Mar 02, 2016
As record-shattering temperatures in February essentially nullified winter for much of the world, Alaska is being forced to haul in tons of snow this week to accommodate the state's famous Iditarod dogsled race.
The 1,000-mile Iditarod has its ceremonial start on March 5 in Anchorage, where temperatures have been in the 40s all week, an Anchorage resident and Alaska Railroad spokesperson toldBusiness Insider. The website reports that the city is hauling in 300 cubic yards of snow via rail from the northern city of Fairbanks.
Officials were already forced to move the race north last winter when sections of the original trail were left entirely bare of snow.
Meanwhile, record-breaking heat wreaked havoc around the world in February. "For many parts of the planet, there basically wasn't a winter," meteorologist and Slate staff writer Eric Holthaus observed.
\u201cWatch out! Satellite data shows Feb setting crazy heat records. 'Whopping,' says Dr. Spencer https://t.co/eL8ysTcF9J\u201d— Bill McKibben (@Bill McKibben) 1456856078
The Weather Channel this week reported record monthly highs in cities throughout the United States, while Weather Undergroundobserved that unusually hot temperatures are to blame for tumultuous weather in Europe and Asia, as well. As Common Dreamsreported, the island nation of Fiji was pummeled by a record-setting cyclone in late February.
Slate's Holthaus also noted that some parts of the Arctic felt temperatures 30 degrees above average last month, and scientists are witnessing the lowest level of winter ice cover in the Arctic ever recorded.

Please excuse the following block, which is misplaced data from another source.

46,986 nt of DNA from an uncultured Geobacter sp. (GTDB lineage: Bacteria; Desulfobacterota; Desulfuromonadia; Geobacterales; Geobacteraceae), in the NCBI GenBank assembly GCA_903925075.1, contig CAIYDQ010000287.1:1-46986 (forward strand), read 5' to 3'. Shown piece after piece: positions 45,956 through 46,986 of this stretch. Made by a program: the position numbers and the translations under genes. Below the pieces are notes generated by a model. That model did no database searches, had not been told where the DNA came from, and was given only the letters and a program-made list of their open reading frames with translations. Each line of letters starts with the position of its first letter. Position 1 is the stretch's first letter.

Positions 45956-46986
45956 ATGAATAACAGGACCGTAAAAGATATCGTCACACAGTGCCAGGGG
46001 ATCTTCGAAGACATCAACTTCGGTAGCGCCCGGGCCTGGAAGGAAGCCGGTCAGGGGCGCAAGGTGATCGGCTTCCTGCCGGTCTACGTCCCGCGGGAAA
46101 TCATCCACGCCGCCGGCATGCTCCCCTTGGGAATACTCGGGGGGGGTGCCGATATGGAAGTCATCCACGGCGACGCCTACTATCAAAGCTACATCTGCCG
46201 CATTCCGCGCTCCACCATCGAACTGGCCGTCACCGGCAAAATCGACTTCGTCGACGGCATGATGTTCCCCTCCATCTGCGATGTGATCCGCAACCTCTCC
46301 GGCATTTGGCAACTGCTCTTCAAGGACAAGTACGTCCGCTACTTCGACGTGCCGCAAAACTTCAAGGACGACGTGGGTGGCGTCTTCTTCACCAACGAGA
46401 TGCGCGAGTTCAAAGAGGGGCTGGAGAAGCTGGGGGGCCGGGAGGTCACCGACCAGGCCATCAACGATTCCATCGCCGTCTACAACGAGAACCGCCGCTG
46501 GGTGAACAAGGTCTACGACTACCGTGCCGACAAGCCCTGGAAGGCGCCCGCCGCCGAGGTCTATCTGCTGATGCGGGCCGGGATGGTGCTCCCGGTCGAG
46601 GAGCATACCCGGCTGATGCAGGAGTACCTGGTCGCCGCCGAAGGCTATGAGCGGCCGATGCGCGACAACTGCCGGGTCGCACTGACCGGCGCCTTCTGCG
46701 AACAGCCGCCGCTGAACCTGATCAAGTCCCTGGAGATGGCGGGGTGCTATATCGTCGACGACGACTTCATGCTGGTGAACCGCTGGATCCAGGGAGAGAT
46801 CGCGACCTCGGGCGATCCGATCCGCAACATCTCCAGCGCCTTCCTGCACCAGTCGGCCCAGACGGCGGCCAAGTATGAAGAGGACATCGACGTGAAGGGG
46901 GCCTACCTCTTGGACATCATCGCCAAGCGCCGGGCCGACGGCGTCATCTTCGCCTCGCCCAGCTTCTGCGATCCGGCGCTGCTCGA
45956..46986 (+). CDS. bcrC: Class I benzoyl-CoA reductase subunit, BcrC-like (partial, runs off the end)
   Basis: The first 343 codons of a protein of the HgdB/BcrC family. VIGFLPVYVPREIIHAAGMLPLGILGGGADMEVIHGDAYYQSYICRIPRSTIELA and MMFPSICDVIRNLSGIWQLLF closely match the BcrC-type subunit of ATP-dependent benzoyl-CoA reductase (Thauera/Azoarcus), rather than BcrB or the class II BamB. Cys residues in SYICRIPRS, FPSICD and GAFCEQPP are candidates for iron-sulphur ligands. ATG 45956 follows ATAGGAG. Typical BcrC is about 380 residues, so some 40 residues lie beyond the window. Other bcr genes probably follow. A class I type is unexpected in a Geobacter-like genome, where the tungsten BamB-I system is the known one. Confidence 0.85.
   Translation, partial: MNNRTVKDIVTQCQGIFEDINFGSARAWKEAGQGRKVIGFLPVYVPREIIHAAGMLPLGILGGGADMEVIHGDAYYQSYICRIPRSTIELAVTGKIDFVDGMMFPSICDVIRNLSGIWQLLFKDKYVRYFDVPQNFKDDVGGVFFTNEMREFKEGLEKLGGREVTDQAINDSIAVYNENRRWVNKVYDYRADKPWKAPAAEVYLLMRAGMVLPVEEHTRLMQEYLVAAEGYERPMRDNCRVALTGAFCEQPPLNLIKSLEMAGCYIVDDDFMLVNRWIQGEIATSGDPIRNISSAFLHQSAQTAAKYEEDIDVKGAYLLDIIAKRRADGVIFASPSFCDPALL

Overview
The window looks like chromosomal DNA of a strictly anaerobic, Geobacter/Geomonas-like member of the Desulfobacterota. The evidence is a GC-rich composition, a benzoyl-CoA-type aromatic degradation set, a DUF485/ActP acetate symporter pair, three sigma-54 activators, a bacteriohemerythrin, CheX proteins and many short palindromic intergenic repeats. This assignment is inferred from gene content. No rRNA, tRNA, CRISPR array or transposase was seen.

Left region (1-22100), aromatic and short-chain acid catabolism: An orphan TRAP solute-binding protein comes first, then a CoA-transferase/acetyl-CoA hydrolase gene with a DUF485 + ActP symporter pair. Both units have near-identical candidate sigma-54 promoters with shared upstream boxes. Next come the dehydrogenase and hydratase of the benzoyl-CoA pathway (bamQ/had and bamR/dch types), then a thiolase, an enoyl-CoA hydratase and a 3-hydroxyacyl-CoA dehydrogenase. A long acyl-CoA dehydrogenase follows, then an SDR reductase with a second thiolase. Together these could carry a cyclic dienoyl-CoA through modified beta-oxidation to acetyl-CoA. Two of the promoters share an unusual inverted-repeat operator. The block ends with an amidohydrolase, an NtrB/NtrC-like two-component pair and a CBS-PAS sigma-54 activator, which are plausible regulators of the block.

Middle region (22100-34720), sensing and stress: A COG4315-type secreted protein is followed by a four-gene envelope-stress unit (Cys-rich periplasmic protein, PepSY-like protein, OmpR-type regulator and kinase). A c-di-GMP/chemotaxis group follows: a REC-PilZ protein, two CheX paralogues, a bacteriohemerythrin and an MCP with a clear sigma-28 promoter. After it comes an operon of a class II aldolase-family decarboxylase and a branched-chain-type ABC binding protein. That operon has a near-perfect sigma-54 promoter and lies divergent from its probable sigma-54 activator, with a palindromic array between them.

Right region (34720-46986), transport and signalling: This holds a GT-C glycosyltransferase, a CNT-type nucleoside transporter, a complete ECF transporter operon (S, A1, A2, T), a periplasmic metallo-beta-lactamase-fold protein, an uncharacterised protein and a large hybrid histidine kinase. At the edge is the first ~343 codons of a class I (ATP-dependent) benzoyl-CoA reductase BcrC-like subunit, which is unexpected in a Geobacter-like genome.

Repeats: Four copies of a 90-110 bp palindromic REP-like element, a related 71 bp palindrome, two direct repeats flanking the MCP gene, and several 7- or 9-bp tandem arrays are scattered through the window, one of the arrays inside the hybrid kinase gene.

\u201cExceptional #Arctic warmth during February has well surpassed 2006/2012 freezing degree day anomalies...\u201d— Zack Labe (@Zack Labe) 1456847204
Biological anthropologist Greg Laden wondered in ScienceBlogs, "Are we witnessing an Arctic sea meltdown, right now?"
Holthaus observed that the month's rise in temperatures marks the remarkable speed with which the globe is heating up from man-made climate change:
Keep in mind that it took from the dawn of the industrial age until last October to reach the first 1.0 degree Celsius, and we've come as much as an extra 0.4 degrees further in just the last five months. Even accounting for the margin of error associated with these preliminary datasets, that means it's virtually certain that February handily beat the record set just last month for the most anomalously warm month ever recorded. That's stunning.
The meteorologist warned, "We could now be right in the heart of a decade or more surge in global warming that could kick off a series of tipping points with far-reaching implications on our species and the countless others we share the planet with."
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